“The Lord will fight for you; you have only to keep still.”
– Exodus 14:14
Nice sentiment, but I quite like to be moving and on the go and busying myself with this, that, or the other thing. I also certainly have difficulty accepting being fought for. I often tow the line between believing I’ve got to do it all on my own and not wanting anything to be done at all. I am thankful, though, that the Lord’s ways are not my ways and that He is patient, persistent, and gentle in His relentless pursuit of my heart.
In the summer of 2021, the Lord began to take me on a journey of opening and reexamining wounds which I thought had been through enough iterations of opening and resealing. Despite what I thought, the Lord was revealing that, where I desired for a wound to be sealed and shut, He was calling it to be healed and opened.
Ok. But why now, Lord? I just came up to breathe from intern year and now is when you want to do this?
As an intern, I was just steps removed from medical student—enough responsibility to write notes and place orders, but still largely learning how everything worked and shielded from a lot of the weight and responsibility of the bigger picture. I had patients of my own, but every decision on their management went through many layers of discussion and oversight.
As a second year, I would begin to have a place in the bigger picture. I would begin supervising interns and medical students. I would be fewer and fewer levels removed from final decisions in patient care.
Why now? Because if I didn’t see, acknowledge, and seek healing in the wounds of my heart central to my understanding of my identity as beloved, it would not be peace, joy, gentleness, patience, kindness, generosity, faithfulness, self-control, and love that poured through me into those patients, medical students, and interns. Instead, it would be bitterness, pain, fear, doubt, and insecurity. It had already started. I had accumulated and clung to lies about my identity which had come from wounds of unprotectedness, disordered desire, objectification, and use. Out of these, I sought refuge and safety in identity as a woman of service. On the surface, it conveyed an identity of strength and selflessness, but it was rooted in fear and self-doubt. This, of course, was not sustainable or charitable. Just as we are called to see the whole person, not just the symptom, we are made to be whole persons, not just our service.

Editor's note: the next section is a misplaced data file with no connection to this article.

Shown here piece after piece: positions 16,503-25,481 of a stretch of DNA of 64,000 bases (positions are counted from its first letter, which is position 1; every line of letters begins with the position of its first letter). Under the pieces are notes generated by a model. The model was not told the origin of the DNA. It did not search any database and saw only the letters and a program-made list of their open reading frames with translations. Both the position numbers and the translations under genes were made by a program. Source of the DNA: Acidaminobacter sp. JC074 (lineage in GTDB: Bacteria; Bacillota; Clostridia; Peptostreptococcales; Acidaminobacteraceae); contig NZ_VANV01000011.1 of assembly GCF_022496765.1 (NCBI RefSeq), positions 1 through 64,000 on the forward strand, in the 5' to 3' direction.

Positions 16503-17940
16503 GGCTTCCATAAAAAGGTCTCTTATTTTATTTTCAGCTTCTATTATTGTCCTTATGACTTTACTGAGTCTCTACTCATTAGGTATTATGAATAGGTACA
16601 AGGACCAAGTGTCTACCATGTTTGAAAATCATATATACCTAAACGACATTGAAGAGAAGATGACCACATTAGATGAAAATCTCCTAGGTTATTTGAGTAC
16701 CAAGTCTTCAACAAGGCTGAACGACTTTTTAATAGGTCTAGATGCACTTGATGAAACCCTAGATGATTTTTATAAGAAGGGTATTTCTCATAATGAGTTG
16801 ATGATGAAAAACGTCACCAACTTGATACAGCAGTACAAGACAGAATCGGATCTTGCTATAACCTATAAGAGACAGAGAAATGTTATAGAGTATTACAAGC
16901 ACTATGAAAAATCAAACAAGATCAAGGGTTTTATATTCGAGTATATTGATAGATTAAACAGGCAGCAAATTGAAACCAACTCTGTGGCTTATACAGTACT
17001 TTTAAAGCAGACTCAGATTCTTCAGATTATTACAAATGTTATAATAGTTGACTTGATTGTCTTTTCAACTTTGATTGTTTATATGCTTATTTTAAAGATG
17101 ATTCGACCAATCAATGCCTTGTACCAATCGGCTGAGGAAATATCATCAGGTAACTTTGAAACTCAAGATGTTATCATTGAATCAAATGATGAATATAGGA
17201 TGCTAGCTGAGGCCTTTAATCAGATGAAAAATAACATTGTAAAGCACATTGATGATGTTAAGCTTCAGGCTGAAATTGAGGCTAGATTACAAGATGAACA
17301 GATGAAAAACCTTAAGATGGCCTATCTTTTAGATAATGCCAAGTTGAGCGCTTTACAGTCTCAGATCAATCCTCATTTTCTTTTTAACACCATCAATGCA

“The Lord is close to the brokenhearted”
– Psalm 34:19
Another nice sentiment, but how desperately I desired to just not be brokenhearted. How easily I would trade away the closeness of the Lord to just not be brokenhearted. Whether or not I acknowledged it aloud, if I believed that the more distant the Lord was, the less broken the heart would be, what kind of god would I begin to image? A distant fixer.
“Put your finger here and see my hands, and bring your hand and put it into my side, and do not be unbelieving, but believe.”
– John 20:27
Our Lord was known by His wounds. Our Lord healed by His wounds. Who am I to say that He doesn’t want others to know Him through mine? Who am I to say that the grace that pours through His wounds cannot or should not pour through mine? I must be still and allow Him to come close to my broken heart so that it may be moved by grace in love greater than my own to image the Divine Physician, our Wounded Healer.
Medicine is beginning to see the necessity of acknowledging our wounds and the importance of deep empathy with our coworkers and patients. But the bridge between these two concepts overlying the chasm of connection is only found in the compassion of the cross. Compassion is that buzzword used now so frequently in medicine. Broken down to its roots, it truly means “to suffer with”. The truth of that conjunction “with” necessitates recognition of our own suffering. The healing power of the cross and resurrection doesn’t mean the removal of wounds, but the renewal of and redemption by them.